The Little Book of Strategic Peacebuilding
by Lisa Schirch
- Defining Strategic Peacebuilding
- Values for Peacebuilding
- An Overview of Peacebuilding Processes
- Waging Conflict Nonviolently
- Reducing Direct Violence
- Transforming Relationships
Schirch singles out four critical actions that must be undertaken if peace is to take root at any level): ) waging conflict nonviolently, reducing direct violence, transforming relationships; and building capacity. From Schirch’s 15 years of experience as a peacebuilding consultant in Africa, Asia, and Latin America.
“This Little Book is an attempt to bring together the various fields and activities related to peacebuilding to integrate them into one conceptual framework. At the core of this framework is the idea of strategic peacebuilding, an interdisciplinary, coordinated approach to building a sustainable justpeace—a peace with justice. Strategic peacebuilding requires clear goals. While the concept of justpeace is growing in popularity, few writings lay out the vision and practice of justpeace. One aim of this book is to promote the concept of justpeace as an overall goal or vision for peacebuilding.”
The Little Book of Conflict Transformation
by John Paul Lederach
- Defining Conflict Transformation
- Conflict and Change
- Connecting Resolution and Transformation
- Creating a Map of Conflict
- Developing Our Capacities
And much more!
A guide to conflict resolution, or as the author prefers, “conflict transformation” that emphasizes the importance of building relationships and social structures through a radical respect for human rights and life.
This clearly articulated statement offers a hopeful and workable approach to conflict—that eternally beleaguering human situation. John Paul Lederach is internationally recognized for his breakthrough thinking and action related to conflict on all levels—person-to-person, factions within communities, warring nations. He explores why “conflict transformation” is more appropriate than “conflict resolution” or “management.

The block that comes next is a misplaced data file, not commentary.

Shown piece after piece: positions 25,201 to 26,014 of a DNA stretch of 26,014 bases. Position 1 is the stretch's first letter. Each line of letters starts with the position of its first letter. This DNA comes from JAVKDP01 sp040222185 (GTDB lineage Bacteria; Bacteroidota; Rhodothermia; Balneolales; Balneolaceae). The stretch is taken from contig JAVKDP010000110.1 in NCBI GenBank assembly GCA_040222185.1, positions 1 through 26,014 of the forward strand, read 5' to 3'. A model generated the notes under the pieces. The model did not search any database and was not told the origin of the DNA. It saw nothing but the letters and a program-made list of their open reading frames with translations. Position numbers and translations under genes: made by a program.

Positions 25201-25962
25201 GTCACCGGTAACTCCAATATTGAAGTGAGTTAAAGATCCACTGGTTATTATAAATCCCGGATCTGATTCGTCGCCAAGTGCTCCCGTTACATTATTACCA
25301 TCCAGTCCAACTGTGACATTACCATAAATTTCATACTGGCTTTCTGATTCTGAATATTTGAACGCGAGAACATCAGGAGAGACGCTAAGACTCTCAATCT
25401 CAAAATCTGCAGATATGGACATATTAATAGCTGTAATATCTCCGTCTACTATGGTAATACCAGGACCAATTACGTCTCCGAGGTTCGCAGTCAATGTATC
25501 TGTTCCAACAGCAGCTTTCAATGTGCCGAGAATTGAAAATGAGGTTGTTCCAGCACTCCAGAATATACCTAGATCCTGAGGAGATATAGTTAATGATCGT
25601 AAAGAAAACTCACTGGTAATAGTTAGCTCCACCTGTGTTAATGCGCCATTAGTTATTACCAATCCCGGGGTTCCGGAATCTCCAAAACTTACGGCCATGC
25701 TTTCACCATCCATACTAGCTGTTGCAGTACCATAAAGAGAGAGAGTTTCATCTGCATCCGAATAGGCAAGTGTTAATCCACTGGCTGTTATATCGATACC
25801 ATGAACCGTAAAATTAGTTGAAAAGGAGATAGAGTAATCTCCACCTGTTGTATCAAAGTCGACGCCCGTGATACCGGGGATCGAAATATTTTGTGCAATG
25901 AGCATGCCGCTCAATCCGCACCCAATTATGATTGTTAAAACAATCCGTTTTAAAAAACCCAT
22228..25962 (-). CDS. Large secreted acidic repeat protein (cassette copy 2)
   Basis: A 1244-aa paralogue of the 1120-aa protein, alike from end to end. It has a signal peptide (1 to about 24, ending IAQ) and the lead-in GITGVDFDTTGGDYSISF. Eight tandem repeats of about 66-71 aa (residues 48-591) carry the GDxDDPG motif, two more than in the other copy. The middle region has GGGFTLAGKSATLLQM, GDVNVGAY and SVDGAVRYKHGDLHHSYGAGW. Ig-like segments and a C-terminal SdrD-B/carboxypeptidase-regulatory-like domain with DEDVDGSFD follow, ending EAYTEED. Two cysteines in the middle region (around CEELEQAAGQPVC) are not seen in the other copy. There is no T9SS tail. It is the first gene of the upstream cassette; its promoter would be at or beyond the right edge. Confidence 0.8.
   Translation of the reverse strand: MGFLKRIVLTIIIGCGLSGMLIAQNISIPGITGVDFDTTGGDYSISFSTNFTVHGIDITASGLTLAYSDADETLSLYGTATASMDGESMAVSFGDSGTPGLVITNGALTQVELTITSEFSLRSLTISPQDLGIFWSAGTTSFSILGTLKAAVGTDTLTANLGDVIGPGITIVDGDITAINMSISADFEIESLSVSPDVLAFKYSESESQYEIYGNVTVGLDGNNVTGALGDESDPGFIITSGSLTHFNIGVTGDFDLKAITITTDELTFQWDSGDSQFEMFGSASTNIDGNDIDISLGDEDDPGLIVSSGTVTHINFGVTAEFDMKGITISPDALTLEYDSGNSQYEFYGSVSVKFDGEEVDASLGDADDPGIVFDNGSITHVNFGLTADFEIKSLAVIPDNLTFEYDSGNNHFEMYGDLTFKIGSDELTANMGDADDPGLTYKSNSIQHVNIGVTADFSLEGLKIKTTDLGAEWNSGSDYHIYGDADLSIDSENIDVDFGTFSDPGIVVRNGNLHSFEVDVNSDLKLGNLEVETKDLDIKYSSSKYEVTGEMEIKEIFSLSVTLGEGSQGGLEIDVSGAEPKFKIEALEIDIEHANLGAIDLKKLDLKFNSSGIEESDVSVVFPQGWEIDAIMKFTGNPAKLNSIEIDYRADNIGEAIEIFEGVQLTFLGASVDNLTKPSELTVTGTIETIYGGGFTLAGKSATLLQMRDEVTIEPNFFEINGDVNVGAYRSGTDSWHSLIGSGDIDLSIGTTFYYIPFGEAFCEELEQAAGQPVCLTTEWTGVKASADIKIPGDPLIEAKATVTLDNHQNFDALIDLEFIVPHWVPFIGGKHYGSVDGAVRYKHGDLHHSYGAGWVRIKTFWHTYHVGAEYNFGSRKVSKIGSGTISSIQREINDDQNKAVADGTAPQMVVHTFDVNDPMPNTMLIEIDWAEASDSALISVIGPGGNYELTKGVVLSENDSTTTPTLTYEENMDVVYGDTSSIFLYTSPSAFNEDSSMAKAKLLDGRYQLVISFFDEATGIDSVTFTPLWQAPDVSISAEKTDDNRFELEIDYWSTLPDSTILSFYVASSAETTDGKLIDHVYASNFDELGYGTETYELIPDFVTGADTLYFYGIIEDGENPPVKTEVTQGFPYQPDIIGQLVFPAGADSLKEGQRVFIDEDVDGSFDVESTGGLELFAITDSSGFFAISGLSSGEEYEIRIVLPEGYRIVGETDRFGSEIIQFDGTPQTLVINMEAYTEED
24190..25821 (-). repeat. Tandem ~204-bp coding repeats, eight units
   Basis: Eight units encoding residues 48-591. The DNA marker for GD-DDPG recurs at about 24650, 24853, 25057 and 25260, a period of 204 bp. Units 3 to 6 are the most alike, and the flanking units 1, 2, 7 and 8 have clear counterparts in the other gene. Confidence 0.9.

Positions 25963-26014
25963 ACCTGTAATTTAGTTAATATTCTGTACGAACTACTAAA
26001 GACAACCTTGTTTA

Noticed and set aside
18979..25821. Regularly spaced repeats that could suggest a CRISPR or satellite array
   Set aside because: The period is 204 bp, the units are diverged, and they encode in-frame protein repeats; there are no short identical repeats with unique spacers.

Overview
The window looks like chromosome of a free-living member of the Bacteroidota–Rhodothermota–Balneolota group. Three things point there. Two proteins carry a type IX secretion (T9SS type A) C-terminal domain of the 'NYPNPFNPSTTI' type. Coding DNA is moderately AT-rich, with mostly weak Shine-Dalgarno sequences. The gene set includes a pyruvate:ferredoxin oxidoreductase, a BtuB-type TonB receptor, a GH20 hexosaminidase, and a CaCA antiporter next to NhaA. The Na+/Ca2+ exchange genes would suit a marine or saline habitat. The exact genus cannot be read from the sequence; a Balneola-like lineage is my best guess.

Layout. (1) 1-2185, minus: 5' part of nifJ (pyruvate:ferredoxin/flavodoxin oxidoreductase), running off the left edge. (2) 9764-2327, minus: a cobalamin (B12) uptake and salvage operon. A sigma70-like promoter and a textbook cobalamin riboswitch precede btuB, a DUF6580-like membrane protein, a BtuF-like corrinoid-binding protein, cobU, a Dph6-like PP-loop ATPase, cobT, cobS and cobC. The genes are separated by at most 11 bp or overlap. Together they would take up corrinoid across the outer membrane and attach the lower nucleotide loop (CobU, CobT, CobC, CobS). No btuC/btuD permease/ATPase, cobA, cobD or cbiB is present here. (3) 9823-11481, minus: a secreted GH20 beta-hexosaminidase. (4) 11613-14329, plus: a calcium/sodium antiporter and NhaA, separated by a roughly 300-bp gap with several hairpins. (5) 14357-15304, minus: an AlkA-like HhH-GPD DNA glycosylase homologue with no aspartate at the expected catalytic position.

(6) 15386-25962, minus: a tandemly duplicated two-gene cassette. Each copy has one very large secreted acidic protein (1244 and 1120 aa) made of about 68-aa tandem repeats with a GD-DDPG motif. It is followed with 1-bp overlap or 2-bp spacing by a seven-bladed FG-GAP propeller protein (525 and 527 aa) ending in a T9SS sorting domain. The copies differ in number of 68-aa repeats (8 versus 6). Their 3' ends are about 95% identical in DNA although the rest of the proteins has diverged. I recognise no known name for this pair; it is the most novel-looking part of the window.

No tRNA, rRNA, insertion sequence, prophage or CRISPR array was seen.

Firmly rooted in faith and Mennonite teachings, and related to the popular concept of restorative justice, conflict transformation is an idea with a deep reach. Its practice, says Lederach, requires “both solutions and social change.” It asks not simply “How do we end something not desired?” but “How do we end something destructive and build something desired?” How do we deal with the immediate crisis, as well as the long-term situation? What disciplines make such thinking and practices possible?
Civic Engagement, History & Organizing
The Path of Most Resistance: A Step-by-Step Guide to Planning Nonviolent Campaigns is a practical guide for activists and organizers of all levels, who wish to grow their nonviolent resistance activities into a more strategic, fixed-term campaign. It guides readers through the campaign planning process, breaking it down into several steps and providing tools and exercises for each step. Upon finishing the book, readers will have what they need to guide their peers through the process of planning a campaign. This process, as laid out in the guide, is estimated to take about 12 hours from start to finish.
The guide is divided into two parts. The first lays out and contextualizes campaign planning tools and their objectives. It also explains the logic behind these tools, and how they can be modified to better suit a particular group’s context. The second part provides easily reproducible and shareable lesson plans for using each of those tools, and explores how to embed the tools in the wider planning process.
EQUITY IN ONLINE LEARNING
PACS Center Focus Group on Equity in Online Instruction
Considerations for choosing between synchronous versus asynchronous course designations and designs
Please review the attached document to review our PACS Center Focus Group on Equity in Online Instruction’s thoughts on synchronous versus asynchronous course design.